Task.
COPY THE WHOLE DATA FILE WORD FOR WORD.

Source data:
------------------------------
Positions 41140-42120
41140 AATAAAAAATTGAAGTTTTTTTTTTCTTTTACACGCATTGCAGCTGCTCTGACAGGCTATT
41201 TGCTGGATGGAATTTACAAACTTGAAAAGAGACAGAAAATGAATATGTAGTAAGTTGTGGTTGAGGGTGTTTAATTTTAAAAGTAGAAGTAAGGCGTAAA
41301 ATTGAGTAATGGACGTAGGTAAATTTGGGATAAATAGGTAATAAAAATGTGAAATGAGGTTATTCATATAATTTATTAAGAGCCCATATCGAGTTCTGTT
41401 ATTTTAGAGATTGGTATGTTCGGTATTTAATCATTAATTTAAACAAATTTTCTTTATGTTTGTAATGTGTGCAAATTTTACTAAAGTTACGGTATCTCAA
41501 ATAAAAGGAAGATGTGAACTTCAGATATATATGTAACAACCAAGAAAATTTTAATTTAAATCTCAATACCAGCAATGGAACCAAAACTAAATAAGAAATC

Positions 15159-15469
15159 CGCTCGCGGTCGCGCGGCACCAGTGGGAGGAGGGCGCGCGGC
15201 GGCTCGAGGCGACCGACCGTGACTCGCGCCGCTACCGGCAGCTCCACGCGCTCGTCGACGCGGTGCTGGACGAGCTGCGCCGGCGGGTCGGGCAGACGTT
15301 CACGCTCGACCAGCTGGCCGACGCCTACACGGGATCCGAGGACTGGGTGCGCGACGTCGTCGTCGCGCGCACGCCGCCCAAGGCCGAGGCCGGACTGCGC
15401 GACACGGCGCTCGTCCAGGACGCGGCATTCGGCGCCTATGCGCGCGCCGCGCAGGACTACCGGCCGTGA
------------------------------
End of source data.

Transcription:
Positions 41140-42120
41140 AATAAAAAATTGAAGTTTTTTTTTTCTTTTACACGCATTGCAGCTGCTCTGACAGGCTATT
41201 TGCTGGATGGAATTTACAAACTTGAAAAGAGACAGAAAATGAATATGTAGTAAGTTGTGGTTGAGGGTGTTTAATTTTAAAAGTAGAAGTAAGGCGTAAA
41301 ATTGAGTAATGGACGTAGGTAAATTTGGGATAAATAGGTAATAAAAATGTGAAATGAGGTTATTCATATAATTTATTAAGAGCCCATATCGAGTTCTGTT
41401 ATTTTAGAGATTGGTATGTTCGGTATTTAATCATTAATTTAAACAAATTTTCTTTATGTTTGTAATGTGTGCAAATTTTACTAAAGTTACGGTATCTCAA
41501 ATAAAAGGAAGATGTGAACTTCAGATATATATGTAACAACCAAGAAAATTTTAATTTAAATCTCAATACCAGCAATGGAACCAAAACTAAATAAGAAATC

Positions 15159-15469
15159 CGCTCGCGGTCGCGCGGCACCAGTGGGAGGAGGGCGCGCGGC
15201 GGCTCGAGGCGACCGACCGTGACTCGCGCCGCTACCGGCAGCTCCACGCGCTCGTCGACGCGGTGCTGGACGAGCTGCGCCGGCGGGTCGGGCAGACGTT
15301 CACGCTCGACCAGCTGGCCGACGCCTACACGGGATCCGAGGACTGGGTGCGCGACGTCGTCGTCGCGCGCACGCCGCCCAAGGCCGAGGCCGGACTGCGC
15401 GACACGGCGCTCGTCCAGGACGCGGCATTCGGCGCCTATGCGCGCGCCGCGCAGGACTACCGGCCGTGA